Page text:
Subject(s)
Speech Acoustics , Speech/physiology , Verbal Behavior/physiology , Acoustics , Adult , Brazil , Forensic Sciences/methods , Humans , Language , Male , Phonetics , Psychoacoustics , Speech Perception/physiology , Twins, Monozygotic
18.
Forensic Sci Int ; 320: 110702, 2021 Mar.
Article in English | MEDLINE | ID: mdl-33561789

ABSTRACT

Considering the widespread use of mobile phones, audio recordings of crime scenes are widely used as digital evidence; however, it is important to authenticate the audio recordings before consideration as legal evidence. This study aimed to develop a method to authenticate audio recordings generated using the iPhone through three steps: 1) bitrate/audio latency time analysis of audio recordings, 2) comparison of the file structure/timestamp on audio recordings, and 3) device-based log history examinations for the provenance of audio recordings. Herein, we analyzed audio recording samples from ten different models of mobile handsets of the iPhone with Advanced Audio Coding (AAC) or Apple Lossless Audio Codec (ALAC), through the Voice Memos application depending on the iPhone Operating System (iOS). To analyze the characteristics of these audio recordings, we compared features including audio latency, file format/structure, and timestamps between the audio recordings generated in the iPhone and those edited through the built-in audio editing function. Furthermore, we investigated the log history registered in devices during the generation of the audio recordings. Differences in the audio latency, file size, timestamps, bitrate, and log history were confirmed on the iPhone when manipulating the audio recordings. The present results show that it is possible to verify the authentication of audio recordings generated using the Voice Memos application on iPhone.


Subject(s)
Forensic Sciences/methods , Mobile Applications , Smartphone , Voice , Humans , Sound Spectrography
19.
Forensic Sci Int ; 320: 110710, 2021 Mar.
Article in English | MEDLINE | ID: mdl-33561790

ABSTRACT

Bayesian networks have shown to be a useful tool for the evaluation of forensic findings given activity level propositions. In this paper, we demonstrate how case specific experiments can be used to assign probabilities to the states of the nodes of a Bayesian network for the evaluation of fingermarks given activity level propositions. The transfer, persistence and recovery of fingermarks on knives is studied in experiments where a knife is either used to stab a victim or to cut food, representing the activities that were disputed in the case of the murder of Meredith Kercher. Two Bayesian networks are constructed, exploring the effect of different uses of the experimental data by assigning the probabilities based on the results of the experiments. The evaluation of the findings using the Bayesian networks demonstrates the potential for fingermarks in addressing activity level propositions.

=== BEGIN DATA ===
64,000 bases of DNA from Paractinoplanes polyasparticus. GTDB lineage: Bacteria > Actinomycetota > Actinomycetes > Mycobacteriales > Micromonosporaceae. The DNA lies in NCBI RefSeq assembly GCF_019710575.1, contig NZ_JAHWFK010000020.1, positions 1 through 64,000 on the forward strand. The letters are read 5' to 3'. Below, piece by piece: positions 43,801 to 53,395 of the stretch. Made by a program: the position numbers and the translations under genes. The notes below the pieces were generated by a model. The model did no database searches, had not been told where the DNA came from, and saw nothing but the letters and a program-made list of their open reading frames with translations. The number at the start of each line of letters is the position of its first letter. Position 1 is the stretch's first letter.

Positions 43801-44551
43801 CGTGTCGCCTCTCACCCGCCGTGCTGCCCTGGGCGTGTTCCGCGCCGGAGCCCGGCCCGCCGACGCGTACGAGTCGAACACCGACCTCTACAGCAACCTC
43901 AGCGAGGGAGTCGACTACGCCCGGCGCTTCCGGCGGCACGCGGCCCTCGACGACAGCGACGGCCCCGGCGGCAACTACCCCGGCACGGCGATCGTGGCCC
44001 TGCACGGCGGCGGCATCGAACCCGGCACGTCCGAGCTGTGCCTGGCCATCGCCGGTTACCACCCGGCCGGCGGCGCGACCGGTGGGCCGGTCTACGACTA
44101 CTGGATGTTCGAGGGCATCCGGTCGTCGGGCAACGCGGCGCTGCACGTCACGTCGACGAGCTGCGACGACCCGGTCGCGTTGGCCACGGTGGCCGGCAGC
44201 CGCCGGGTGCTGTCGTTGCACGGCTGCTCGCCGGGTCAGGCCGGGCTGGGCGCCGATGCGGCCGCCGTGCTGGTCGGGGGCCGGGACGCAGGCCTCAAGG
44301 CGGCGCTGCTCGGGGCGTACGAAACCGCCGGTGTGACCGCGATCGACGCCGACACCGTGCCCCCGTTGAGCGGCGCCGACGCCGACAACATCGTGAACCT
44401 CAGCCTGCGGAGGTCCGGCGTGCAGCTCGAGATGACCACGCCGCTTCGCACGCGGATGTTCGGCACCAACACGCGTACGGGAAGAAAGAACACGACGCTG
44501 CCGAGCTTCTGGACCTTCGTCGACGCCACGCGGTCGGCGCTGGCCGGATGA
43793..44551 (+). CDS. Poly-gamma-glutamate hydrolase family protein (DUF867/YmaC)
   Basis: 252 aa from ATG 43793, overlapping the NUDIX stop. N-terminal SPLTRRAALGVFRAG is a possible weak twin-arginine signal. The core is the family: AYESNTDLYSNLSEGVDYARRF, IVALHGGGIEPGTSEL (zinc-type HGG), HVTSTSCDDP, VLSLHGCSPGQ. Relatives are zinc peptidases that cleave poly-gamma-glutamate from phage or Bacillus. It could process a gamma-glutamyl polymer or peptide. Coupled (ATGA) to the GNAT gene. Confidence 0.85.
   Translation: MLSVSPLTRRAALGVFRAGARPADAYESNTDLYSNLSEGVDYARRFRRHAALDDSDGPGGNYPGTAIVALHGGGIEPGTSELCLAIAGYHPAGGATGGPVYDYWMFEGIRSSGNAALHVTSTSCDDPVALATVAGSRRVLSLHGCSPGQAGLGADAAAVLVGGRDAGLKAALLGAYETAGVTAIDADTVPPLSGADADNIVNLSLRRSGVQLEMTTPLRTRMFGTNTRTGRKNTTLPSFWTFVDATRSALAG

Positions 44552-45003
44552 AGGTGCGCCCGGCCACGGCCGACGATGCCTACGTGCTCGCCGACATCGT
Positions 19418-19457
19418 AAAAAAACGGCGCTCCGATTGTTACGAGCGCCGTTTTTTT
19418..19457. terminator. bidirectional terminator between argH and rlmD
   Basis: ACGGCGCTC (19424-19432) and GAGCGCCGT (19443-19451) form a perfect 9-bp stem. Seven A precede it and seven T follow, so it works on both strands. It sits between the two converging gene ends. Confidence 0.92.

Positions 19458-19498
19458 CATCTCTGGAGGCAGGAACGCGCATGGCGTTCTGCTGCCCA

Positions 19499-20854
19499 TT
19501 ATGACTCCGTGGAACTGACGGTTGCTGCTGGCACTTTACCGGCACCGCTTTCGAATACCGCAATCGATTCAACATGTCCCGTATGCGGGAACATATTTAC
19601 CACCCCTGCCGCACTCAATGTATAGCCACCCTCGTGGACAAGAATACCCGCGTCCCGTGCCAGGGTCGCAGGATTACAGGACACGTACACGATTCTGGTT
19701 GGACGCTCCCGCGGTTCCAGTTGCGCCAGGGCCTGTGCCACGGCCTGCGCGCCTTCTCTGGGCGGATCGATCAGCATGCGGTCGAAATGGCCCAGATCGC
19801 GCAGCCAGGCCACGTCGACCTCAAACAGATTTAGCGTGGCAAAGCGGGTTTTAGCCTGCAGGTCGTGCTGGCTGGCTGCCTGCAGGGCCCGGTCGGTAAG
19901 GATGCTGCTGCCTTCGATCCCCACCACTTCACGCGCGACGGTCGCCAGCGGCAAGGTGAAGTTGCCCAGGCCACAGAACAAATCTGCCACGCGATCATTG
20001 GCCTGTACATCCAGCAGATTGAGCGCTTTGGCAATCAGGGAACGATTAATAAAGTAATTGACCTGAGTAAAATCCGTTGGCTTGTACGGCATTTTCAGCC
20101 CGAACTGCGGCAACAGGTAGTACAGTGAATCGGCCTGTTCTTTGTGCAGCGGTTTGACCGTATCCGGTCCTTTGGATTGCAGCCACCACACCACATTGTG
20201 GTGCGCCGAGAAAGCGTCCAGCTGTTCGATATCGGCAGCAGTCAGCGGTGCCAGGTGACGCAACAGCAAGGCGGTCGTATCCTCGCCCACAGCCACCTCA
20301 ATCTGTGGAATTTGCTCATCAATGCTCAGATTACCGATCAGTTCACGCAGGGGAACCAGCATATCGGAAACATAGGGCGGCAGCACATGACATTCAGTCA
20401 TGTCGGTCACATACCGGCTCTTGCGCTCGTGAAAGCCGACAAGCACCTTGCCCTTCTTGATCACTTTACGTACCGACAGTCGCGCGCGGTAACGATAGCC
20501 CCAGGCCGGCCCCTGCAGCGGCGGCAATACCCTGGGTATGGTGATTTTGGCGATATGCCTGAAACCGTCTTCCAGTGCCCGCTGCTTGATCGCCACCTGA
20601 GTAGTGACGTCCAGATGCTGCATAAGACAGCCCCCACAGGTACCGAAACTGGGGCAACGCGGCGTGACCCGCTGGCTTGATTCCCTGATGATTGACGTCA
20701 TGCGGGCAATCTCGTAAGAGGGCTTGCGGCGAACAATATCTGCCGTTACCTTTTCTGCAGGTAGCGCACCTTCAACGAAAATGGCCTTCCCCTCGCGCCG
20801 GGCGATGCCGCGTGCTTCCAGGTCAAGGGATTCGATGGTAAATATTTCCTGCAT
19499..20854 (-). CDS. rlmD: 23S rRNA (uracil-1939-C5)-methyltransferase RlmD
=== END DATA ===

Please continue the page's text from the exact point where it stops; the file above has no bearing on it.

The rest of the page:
Subject(s)
Bayes Theorem , Dermatoglyphics , Forensic Sciences/methods , Weapons , Female , Humans , Wounds, Stab
20.
Forensic Sci Int ; 320: 110701, 2021 Mar.
Article in English | MEDLINE | ID: mdl-33581656

ABSTRACT

The sensitivity of imaging spectroscopy to haemoglobin derivatives makes it a promising tool for detecting blood. However, due to complexity and high dimensionality of hyperspectral images, the development of hyperspectral blood detection algorithms is challenging. To facilitate their development, we present a new hyperspectral blood detection dataset. This dataset, published under an open access license, consists of multiple detection scenarios with varying levels of complexity. It allows to test the performance of Machine Learning methods in relation to different acquisition environments, types of background, age of blood and presence of other blood-like substances. We have explored the dataset with blood detection experiments, for which we have used a hyperspectral target detection algorithm based on the well-known Matched Filter detector. Our results and their discussion highlight the challenges of blood detection in hyperspectral data and form a reference for further works.


Subject(s)
Blood Stains , Datasets as Topic , Forensic Sciences/methods , Hyperspectral Imaging , Algorithms , Humans , Likelihood Functions , Machine Learning